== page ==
Canadian Foreign Policy Leaked

There are good reasons why the Harper government would want to keep its draft document of Canada’s new foreign policy a secret. One tends to keep secret what one does not want made public. In the case of the leaked draft, the secret is not Canada’s shift to Asia as well as Africa and South America.

Rather, what had been kept secret was the slowness with which Canada has been making the transition, and its intent on seeking relationships with ideologically opposed countries. In simpler terms, the Canadian government has elected to overlook certain inconveniences for economic opportunities.

None of this should come as a surprise. The pursuit of economic interests cares not for ideological purity. Instead, what is surprising (if not dishonest) is the announcement that the government is only now considering political partnerships with countries who do not share the same values as we do, as if to say past partnerships have been formed on the basis of democracy and human rights.

From Asia to Africa to South America, there is no shortage of authoritarian regimes and despot governments. The question that Prime Minister Harper must answer is whether the benefits of partnering with such nations outweigh the risks, and whether it can commit intensively to so many regions.

Trade at what cost

Central to any new foreign policy change in Asia is Canada’s relationship with China. There is of course Indonesia, Malaysia, and Thailand, as well as our traditional partners in Japan, South Korea, and Singapore; but when discussing Asia, it is almost always with China in mind.

It was in 2006, not after being elected, when Prime Minister Harper declared that Canada would not sell out its values to the “almighty dollar”. A key change in the draft, however, suggested that the Harper government is revisiting its stance.

This is not to say that the Canadian government has not reached out to China, although it was in 2010 when the prime minister first set foot in Beijing. One can argue that efforts to court Chinese businesses have, for the most part, been somewhat successful, particularly with its signing of the Foreign Investment Protection and Promotion Agreement (FIPPA) with China.

The bilateral agreement has received its fair share of criticism, stemming in part from Ottawa’s handling of the affair in Parliament, and whether the agreement is disadvantageous for Canada and Canadian businesses, Whatever the criticisms, however, FIPPA is the punctuation mark at the end of a declaration: Canada is ready and willing to do business with China.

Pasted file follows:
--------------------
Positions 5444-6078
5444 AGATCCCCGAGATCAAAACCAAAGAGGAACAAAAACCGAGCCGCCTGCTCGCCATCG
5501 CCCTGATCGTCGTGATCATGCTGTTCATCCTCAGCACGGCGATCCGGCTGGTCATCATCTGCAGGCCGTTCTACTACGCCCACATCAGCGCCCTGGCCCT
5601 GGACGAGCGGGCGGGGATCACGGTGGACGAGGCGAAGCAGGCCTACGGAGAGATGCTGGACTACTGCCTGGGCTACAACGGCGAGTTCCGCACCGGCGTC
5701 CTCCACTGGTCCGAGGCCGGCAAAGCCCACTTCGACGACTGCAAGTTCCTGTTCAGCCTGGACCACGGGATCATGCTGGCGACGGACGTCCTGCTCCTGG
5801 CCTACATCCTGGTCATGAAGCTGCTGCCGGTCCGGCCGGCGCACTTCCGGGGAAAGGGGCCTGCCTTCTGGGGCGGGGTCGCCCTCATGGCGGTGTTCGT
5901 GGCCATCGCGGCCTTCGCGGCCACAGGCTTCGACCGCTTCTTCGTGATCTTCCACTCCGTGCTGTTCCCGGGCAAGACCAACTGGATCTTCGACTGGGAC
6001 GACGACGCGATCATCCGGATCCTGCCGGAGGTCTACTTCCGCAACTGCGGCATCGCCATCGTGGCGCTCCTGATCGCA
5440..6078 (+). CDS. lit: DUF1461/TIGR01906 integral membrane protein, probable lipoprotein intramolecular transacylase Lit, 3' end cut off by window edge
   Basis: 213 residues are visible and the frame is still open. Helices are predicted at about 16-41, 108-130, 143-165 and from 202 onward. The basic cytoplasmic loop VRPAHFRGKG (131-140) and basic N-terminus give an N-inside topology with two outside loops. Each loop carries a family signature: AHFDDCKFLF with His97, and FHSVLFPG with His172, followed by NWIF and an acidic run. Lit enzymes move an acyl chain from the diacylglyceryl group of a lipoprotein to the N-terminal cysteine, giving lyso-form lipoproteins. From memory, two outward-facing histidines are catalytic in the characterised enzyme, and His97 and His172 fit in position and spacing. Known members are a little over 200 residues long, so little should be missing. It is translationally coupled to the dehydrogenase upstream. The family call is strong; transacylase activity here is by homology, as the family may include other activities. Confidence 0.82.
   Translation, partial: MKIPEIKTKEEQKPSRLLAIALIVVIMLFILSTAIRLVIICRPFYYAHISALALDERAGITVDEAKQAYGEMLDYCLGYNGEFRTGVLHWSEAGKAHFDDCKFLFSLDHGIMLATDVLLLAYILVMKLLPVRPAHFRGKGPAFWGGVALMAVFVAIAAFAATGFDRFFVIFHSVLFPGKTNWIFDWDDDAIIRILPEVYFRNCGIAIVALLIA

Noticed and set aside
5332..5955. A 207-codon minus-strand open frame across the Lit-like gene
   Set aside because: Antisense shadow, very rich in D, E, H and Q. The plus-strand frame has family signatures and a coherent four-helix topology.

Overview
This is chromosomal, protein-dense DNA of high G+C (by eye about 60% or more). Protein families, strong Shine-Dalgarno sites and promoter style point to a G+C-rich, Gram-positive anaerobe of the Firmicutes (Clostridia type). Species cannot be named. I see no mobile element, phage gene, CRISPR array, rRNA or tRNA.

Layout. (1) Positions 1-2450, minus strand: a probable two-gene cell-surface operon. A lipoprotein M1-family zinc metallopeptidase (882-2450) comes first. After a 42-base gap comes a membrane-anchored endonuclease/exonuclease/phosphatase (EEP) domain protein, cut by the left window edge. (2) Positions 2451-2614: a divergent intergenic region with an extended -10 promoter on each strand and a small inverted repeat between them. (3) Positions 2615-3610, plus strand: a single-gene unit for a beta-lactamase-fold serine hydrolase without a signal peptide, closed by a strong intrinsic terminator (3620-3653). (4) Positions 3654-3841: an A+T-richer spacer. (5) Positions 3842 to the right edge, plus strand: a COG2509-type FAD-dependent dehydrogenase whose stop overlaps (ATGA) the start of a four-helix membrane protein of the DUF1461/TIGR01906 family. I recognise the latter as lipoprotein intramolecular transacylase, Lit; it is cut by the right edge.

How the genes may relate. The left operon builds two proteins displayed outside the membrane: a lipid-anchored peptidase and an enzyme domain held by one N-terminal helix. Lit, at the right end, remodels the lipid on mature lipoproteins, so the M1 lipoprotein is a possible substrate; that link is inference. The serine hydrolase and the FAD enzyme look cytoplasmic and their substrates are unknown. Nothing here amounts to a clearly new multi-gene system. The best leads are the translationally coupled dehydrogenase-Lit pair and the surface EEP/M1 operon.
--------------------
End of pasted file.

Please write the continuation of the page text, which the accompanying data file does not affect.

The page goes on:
Of course, one should not take Prime Minister Harper to the woodshed over FIPPA. It cannot be denied that China will play an important role in Canada’s economic future, and that Canadians and Canadian businesses will suffer if we do not take advantage of the opportunities offered by the world’s second largest economy.

However, as is true in daily life, everything in moderation. It is entirely possible to pursue a practical relationship with China (and any other country with which Canada is fundamentally in opposition), but one must be made aware of the limits imposed by such a relationship. To trade with a country opposed to us could eventually lead to a conflict of interest. Otherwise, why has Canada not pursued trade relationships with Iran, Syria, or North Korea? If our trade is about the bottom line, then surely there is something we can sell and buy from these countries?

Fortunately, we do care about the people we trade with; and Iran, Syria, and North Korea are not countries we desire to call “partner” in their current state. When the basic values of two nations are at odds, the relationship between the two can only go so far. It is always easier dealing with those similar to us rather than those opposed to us.

China, however, presents a special case given the potential economic benefits. Given this, it is incumbent upon our government to exercise caution when dealing with China, not simply with respect to the disparity between Canadian and Chinese power and influence, but our basic moral standing.

And it is not only China with whom we must be cautious, but the many similar Asian, African, and South American nations.

Commitment for Canada

The leaked draft indicates the Canadian government’s intent on opening new markets in South America (which has been underway for quite some time) and Africa. Although new markets in these regions will serve to benefit Canada, it is questionable whether the government possesses not only the resources but focus necessary to achieve its goals.

Given the speed with which the government sought out Asian markets, one can conclude that any attempts to open new markets in Africa and South America will take some time.

Rather than divert its resources across three fronts, the Harper government would be better off focusing on one continent and committing fully. Whether Canada chooses to commit in Asia, Africa, or South America, it can no longer sit back and pass up on opportunities. Canadians and Canadian businesses suffer from inaction. Conversely, so too will they suffer if action is taken in haste.

It is a careful needle to thread, but this was why the prime minister and his party were elected to majority: to not only make the hard decisions but make them right. It is on their shoulders the future of this country. Success and failure in this endeavour rest at their feet.

(Khanh Vu Duc is a Canadian lawyer who researches on Vietnamese Politics, International Relations and International Law. He is a frequent contributor to Asia Sentinel.)